A Night at the Roxbury (1998)
As far as characters in "Saturday Night Live" skits go, they don't come much thinner than the Butabi brothers, the head-boppin', disco-king wannabes portrayed by Will Ferrell and Chris Kattan. A Night at the Roxbury follows the myriad of dismal SNL spin-offs that have justifiably been cast onto the dungheap, which includes It's Pat, Stuart Saves His Family, Coneheads, Superstar, The Ladies Man, and others.
How I've described them above is all of character development shown in the skits, and that's all they have to show in the movie, too, but this time, for better or worse (usually the latter) they actually talk. The plot in A Night at the Roxbury has the brothers desperately wanting to...well...get into the Roxbury, an exclusive nightclub. The problem is that they are overgrown losers who still live at home with parents Dan Hedaya and Loni Anderson and who carouse the club scene, dancing like epileptics to Haddaway's song "What is Love?" and generally being a nuisance to all of the female patrons.
The whole success of A Night at the Roxbury hinges on just how inherently funny you think these guys are, since the script sounds as if it were written via an Etch-a-Sketch and the film's entire story arc involves Ferrell and Kattan being annoying to everyone around them and to each other. This is as deep as these characters ever get.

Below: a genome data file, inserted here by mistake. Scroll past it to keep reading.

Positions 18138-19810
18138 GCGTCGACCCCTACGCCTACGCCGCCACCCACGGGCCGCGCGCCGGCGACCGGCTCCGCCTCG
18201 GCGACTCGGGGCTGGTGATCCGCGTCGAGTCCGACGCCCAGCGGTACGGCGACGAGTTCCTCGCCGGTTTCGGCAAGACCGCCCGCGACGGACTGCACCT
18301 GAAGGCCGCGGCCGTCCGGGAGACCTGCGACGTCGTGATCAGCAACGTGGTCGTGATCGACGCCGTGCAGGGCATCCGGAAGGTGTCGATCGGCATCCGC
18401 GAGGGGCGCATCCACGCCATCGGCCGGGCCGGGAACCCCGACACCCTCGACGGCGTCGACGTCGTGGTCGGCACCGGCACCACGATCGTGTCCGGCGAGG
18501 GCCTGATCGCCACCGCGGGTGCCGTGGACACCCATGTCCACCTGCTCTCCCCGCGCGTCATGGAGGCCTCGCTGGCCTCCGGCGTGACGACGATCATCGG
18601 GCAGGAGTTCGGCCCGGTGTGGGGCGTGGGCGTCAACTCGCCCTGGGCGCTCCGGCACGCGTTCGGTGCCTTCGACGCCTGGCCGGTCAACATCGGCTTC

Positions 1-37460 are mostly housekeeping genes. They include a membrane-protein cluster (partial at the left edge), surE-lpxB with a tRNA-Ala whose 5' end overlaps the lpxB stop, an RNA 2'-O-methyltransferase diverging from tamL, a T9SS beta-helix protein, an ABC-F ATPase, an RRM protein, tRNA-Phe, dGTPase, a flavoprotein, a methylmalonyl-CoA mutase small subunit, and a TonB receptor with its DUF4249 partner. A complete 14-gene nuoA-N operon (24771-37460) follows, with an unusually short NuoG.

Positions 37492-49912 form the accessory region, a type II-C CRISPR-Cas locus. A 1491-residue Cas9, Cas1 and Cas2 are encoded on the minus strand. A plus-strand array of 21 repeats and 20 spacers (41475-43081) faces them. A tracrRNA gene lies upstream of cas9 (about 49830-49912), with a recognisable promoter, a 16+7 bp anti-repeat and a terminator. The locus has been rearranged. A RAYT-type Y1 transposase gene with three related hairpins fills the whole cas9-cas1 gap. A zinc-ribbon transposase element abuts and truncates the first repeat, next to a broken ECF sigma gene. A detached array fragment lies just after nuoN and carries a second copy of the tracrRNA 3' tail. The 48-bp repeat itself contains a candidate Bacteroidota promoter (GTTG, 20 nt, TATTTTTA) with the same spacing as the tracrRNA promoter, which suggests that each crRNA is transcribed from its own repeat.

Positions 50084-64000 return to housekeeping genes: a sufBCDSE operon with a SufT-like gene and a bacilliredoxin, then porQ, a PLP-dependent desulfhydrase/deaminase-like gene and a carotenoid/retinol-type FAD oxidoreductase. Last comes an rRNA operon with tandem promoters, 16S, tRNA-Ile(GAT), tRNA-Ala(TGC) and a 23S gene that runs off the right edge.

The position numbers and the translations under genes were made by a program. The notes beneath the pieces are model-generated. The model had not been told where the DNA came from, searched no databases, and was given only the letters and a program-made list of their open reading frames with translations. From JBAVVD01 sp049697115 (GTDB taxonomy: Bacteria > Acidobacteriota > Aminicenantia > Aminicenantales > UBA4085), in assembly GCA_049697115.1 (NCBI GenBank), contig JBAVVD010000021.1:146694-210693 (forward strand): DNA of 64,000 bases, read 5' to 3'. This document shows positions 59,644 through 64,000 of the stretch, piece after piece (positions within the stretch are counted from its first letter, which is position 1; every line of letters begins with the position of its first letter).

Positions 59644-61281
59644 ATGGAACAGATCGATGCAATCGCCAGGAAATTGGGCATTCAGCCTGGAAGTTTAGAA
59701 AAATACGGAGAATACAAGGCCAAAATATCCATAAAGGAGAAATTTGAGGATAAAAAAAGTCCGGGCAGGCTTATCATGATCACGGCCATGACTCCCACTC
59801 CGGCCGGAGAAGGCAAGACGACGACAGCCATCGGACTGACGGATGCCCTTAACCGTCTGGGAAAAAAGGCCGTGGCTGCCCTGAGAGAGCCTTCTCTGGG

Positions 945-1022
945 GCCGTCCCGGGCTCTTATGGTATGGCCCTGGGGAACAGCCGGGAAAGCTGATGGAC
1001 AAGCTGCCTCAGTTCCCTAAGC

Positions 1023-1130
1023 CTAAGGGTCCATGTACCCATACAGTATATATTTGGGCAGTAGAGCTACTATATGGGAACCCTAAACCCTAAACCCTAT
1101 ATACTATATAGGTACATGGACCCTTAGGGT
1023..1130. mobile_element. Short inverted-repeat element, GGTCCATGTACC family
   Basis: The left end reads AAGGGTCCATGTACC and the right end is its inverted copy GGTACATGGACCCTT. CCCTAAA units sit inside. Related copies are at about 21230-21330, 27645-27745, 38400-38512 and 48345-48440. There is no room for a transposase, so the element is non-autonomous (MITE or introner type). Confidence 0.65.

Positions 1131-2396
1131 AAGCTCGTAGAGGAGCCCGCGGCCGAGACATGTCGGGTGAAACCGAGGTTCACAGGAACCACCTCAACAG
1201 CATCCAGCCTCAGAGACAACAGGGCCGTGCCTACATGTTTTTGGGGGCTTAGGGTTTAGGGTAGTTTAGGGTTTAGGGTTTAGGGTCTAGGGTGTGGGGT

So, will they finally get some respect and get into the exclusive club? For me, anyway, all of this is the very definition of underwhelming. The movie bores so completely I can barely muster enough energy to loathe it. Granted, I didn't feel actual, physical pain while trying to get through it as I did with It's Pat or Superstar, but that's not saying a whole lot in A Night at the Roxbury's favor.
In fact, I'm putting far more energy and effort into trying to critique A Night at the Roxbury than director John Fortenberry, producers Lorne Michaels and Amy Heckerling, and screenwriters Steve Koren, Kattan and Ferrell, collectively, put into making it. And now I shall promptly forget all about it.